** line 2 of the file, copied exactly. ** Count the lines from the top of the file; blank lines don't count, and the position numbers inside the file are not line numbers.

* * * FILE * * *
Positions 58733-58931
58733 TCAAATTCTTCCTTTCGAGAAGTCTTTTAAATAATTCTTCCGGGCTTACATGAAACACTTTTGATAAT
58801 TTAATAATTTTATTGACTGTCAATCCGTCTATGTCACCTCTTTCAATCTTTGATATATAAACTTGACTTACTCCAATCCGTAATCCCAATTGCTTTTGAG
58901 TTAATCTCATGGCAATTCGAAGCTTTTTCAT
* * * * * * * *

58733 TCAAATTCTTCCTTTCGAGAAGTCTTTTAAATAATTCTTCCGGGCTTACATGAAACACTTTTGATAAT